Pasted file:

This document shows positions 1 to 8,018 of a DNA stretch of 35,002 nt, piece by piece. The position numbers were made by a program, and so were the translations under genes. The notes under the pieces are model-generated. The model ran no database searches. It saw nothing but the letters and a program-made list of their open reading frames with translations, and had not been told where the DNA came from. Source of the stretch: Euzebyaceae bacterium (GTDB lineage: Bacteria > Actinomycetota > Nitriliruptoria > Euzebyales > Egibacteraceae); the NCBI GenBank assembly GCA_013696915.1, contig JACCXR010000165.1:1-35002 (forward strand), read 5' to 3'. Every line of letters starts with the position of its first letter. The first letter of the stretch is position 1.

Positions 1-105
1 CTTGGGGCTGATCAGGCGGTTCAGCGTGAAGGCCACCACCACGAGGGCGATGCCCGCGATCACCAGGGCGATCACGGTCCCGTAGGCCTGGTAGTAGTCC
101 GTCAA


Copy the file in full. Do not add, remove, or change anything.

This document shows positions 1 to 8,018 of a DNA stretch of 35,002 nt, piece by piece. The position numbers were made by a program, and so were the translations under genes. The notes under the pieces are model-generated. The model ran no database searches. It saw nothing but the letters and a program-made list of their open reading frames with translations, and had not been told where the DNA came from. Source of the stretch: Euzebyaceae bacterium (GTDB lineage: Bacteria > Actinomycetota > Nitriliruptoria > Euzebyales > Egibacteraceae); the NCBI GenBank assembly GCA_013696915.1, contig JACCXR010000165.1:1-35002 (forward strand), read 5' to 3'. Every line of letters starts with the position of its first letter. The first letter of the stretch is position 1.

Positions 1-105
1 CTTGGGGCTGATCAGGCGGTTCAGCGTGAAGGCCACCACCACGAGGGCGATGCCCGCGATCACCAGGGCGATCACGGTCCCGTAGGCCTGGTAGTAGTCC
101 GTCAA